NET BENEFIT FURTHER PRIVACY PROMOTION DAMAGES SOCIETY
OVER-PROMOTION OF PRIVACY HAS DAMAGED SOCIETY
RANDOLPH COURT; technology policy analyst, Progressive Policy Institute, The New Democrat, February, 1999 / March, 1999; Pg. 30 TITLE: PUBLIC INTEREST IN PRIVATE MATTERS; The Search for Balance Between Privacy and the Common Good in the Cyber Age // acs-VT2001
With that as a backdrop, George Washington University sociologist Amitai Etzioni, one of the founding fathers of "communitarian" social philosophy, has written a book privacy advocates and civil libertarians are sure to hate. In The Limits of Privacy, Etzioni argues that "immoderate champions of privacy have not merely engaged in rhetorical excesses but . . . these excesses have had significant and detrimental effects."
WE MAY HAVE TOO MUCH PRIVACY NOW
Robert O'Harrow Jr. The Washington Post, May 24, 1999, SECTION: STYLE; Pg. C02; BOOK WORLD TITLE: How Much Privacy Is Good for You? // acs-EE2001
In answering these questions, Etzioni contends that, contrary to conventional misgivings and the complaints of civil libertarians, we often have too much privacy. To make society a safer, more civil place, individuals should consider allowing authorities greater access to the details of their lives in order to root out crime, terrorism and other threats. "Behind these observations," he writes, "lies the assumption that good societies carefully balance individual rights and social responsibilities, autonomy and common good, privacy and concerns for public safety and public health, rather than allow one value or principle to dominate."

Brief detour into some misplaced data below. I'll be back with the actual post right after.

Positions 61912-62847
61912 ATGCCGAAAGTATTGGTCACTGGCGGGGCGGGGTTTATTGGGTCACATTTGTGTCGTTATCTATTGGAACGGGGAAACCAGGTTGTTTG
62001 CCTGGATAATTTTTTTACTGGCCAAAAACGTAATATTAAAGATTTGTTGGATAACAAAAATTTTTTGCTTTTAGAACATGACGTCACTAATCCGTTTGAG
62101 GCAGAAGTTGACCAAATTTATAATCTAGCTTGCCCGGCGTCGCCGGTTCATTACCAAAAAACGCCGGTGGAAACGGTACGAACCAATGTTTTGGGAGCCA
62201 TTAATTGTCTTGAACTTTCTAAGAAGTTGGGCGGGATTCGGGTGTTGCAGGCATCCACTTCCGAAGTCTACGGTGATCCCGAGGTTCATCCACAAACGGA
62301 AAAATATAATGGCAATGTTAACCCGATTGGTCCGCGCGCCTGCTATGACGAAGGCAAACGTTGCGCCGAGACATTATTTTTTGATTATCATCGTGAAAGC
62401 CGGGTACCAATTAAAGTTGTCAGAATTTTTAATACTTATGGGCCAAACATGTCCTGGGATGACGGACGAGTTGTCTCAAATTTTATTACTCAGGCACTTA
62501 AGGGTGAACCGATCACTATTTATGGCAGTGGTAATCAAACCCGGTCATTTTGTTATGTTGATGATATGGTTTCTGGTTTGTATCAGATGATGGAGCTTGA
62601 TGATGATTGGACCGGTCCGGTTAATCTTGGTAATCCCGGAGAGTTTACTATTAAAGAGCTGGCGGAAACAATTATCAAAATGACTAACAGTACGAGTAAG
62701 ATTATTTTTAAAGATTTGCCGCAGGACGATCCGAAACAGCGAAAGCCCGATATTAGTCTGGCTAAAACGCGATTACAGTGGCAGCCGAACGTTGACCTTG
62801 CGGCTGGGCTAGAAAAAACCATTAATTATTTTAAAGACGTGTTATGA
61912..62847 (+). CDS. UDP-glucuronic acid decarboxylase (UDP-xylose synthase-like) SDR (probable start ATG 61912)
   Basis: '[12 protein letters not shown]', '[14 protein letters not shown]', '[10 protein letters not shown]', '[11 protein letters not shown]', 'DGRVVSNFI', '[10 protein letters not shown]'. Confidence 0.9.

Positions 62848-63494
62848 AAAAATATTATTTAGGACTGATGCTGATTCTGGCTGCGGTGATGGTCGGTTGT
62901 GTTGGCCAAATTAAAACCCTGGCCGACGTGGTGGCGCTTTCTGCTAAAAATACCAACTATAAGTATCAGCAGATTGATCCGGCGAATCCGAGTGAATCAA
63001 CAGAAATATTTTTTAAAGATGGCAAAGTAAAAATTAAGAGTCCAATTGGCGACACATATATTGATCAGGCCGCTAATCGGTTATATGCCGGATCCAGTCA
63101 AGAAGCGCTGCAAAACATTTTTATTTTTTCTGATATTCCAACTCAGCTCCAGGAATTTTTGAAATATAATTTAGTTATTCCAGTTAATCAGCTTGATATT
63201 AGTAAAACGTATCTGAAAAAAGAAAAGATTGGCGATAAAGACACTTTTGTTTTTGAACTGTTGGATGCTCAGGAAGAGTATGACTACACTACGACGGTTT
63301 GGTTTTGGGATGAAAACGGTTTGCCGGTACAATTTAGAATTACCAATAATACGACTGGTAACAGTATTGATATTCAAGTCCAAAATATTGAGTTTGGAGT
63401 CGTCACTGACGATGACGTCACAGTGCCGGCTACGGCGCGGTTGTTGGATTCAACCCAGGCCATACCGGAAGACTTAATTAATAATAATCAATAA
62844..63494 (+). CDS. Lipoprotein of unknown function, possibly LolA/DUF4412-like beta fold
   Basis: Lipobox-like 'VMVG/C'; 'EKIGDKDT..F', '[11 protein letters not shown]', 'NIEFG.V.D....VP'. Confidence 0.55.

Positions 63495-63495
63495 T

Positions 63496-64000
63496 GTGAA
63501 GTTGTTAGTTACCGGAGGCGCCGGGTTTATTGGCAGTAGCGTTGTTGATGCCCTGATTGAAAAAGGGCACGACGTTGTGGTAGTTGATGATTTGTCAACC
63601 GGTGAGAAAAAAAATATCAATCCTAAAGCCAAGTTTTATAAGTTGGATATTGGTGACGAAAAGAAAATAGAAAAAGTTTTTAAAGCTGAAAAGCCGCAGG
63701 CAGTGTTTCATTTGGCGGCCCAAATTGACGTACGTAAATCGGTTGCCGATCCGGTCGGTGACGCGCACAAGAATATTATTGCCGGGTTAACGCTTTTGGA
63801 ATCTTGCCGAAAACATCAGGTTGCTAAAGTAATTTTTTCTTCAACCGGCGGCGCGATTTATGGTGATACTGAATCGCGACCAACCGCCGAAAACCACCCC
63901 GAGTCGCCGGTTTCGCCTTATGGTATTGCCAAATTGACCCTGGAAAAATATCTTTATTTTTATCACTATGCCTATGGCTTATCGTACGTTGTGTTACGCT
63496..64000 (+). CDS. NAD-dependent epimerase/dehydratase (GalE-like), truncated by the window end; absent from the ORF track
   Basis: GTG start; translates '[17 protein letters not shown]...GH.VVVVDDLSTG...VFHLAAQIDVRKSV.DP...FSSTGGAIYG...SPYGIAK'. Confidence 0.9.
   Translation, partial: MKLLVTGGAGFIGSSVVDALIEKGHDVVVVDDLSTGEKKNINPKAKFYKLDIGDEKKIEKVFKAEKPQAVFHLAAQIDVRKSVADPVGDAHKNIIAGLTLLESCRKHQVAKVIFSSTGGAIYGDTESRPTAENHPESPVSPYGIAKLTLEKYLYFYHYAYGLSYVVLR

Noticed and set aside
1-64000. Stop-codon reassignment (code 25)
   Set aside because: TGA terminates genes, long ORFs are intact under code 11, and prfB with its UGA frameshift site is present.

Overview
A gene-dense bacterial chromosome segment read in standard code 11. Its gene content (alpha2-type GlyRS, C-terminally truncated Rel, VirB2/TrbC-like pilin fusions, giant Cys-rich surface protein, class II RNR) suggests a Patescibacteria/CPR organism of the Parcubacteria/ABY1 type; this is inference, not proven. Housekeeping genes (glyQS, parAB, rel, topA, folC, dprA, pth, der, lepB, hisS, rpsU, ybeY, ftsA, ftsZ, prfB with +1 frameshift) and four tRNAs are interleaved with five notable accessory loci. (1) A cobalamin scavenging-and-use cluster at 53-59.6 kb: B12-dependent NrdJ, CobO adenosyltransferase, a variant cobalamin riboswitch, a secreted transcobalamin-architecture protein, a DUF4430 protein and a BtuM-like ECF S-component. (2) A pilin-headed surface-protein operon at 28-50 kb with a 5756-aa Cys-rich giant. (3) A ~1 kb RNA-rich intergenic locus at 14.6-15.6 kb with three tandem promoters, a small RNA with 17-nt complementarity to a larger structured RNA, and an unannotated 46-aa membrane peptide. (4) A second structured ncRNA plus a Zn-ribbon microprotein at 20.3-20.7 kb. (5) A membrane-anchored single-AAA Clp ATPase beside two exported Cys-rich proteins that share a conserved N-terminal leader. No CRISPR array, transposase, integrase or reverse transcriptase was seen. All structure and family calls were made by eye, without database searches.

THE STATUS QUO ALREADY HAS TOO MUCH PRIVACY
ADAM WOLFSON; executive editor of the Public Interest, The Weekly Standard, March 27, 2000 SECTION: BOOKS & ARTS; Pg. 38 TITLE: The Private Interest; In our confessional culture, we have a right of privacy -- and nothing private // acs-VT2001
In The Limits of Privacy, Amitai Etzioni claims that we suffer from too much privacy. As the country's fore-most communitarian, Etzioni has, in scores of books and articles, taken liberalism to task for pushing individual rights, including privacy, beyond what is good for the country. According to Etzioni, a radical individualism overtook the culture during the last quarter century, raising the right of privacy above the commonweal. In his thoughtful examination of issues from the testing of infants for HIV to the public use of medical records, Etzioni argues that we have generally erred on the side of privacy. He usefully reminds rights-happy liberals that privacy should not automatically trump the common good. And he usefully reminds road-to-serfdom libertarians that, historically, privacy and other individual liberties have been lost because of breakdowns in social order, not because of Big Brother's long reach.